The content of this website has been composed by making use of numerous primary and secondary sources. We have made use of available battle-reports, reputed analyses, personal histories, books and studies.
Already the total number of battle-reports goes well into the hundreds. It is not worth listing up all these individual sources. The list of battle-reports of Dutch origin is the longest, but also a few dozen German battle-reports [mainly so called KTB's] and a handful of French reports were available.
Also numerous case studies - some shortly after the war, others of recent date - were applied. Well known studies are those of Jacobsen, Dr. Weiss, General von Speidel and Oberst Langmann. Dutch studies by the Generals van Hilten and Nierstrasz were used where applicable. But also less known studies by Military Institutes were applied.
Memoires of German key-players, like Kurt Student, Albert von Kesselring, Franz Halder and Manteuffel formed practical guides.
Recently published work from Karl-Heinz Golla - on the Fallschirmjäger actions in the period 1939-1941 - as well as the excellent book on the secrets of genuine Blitzkrieg by Karl-Heinz Frieser enlightened specific matters. With author Golla a very frequent exchange of mutual research topics is maintained, enriching the both of us with new information and facts.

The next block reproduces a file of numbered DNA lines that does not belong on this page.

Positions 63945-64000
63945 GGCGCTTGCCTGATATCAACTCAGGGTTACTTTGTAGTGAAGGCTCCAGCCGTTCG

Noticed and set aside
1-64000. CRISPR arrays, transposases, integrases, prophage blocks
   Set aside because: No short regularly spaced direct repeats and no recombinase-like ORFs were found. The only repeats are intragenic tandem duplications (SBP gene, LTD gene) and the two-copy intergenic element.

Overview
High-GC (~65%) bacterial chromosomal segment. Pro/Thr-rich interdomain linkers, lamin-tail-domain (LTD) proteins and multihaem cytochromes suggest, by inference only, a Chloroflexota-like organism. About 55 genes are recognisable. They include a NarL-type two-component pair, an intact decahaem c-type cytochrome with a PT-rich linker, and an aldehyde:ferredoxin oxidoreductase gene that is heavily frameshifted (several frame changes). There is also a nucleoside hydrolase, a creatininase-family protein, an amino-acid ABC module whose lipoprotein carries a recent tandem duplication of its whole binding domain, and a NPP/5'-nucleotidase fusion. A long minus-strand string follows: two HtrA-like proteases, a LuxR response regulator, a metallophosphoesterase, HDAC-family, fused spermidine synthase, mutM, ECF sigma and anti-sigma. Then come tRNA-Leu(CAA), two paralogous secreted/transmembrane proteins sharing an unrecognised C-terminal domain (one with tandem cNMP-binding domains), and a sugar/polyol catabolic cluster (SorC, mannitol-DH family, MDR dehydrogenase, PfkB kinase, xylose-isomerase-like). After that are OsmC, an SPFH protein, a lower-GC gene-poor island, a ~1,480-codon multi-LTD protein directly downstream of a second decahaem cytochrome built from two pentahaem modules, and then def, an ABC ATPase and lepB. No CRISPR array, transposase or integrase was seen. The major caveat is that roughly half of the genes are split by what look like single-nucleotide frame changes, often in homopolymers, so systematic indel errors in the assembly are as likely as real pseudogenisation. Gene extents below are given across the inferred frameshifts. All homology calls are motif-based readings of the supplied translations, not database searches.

The most valuable and frequently used secondary sources are listed hereunder, with their original title and an English translation / clarification attached to it. Individual reports and memoirs were already referred to in the summary itself and are as such not listed below.
In total a library of over 200 books related to the May war, or incorporating that episode, have been used to some extend. Some to lead the way to other sources, others providing unknown facts and figures. Secondary sources feed and lead the researcher there where primary sources fail or proof unreliable.
The two sources that have been most important are the series of books written by Lieutenant-Colonel (ret.) E.H. Brongers and the official Dutch military study to the events in May 1940, which was editted by Major-General (ret.) V.E. Nierstrasz [and others]. Both sources contain a lot of information; the first being written in a popular fashion, the latter in a purely factual and historical manner. Although both sources have their own typical short-comings, they generally present 75% of the picture in a most reliable fashion. In particular when the micro details matter little or not, these sources could be regarded as leading.
The following secondary sources were frequently used:
|V.E. Nierstrsz [a.o.]||:||
|Amersfoort / Kamphuis||:||
|R. de Bruin [a.o.]||:||
|A.H. van Dijk [a.o.]||:||
|Stichting De Greb||:|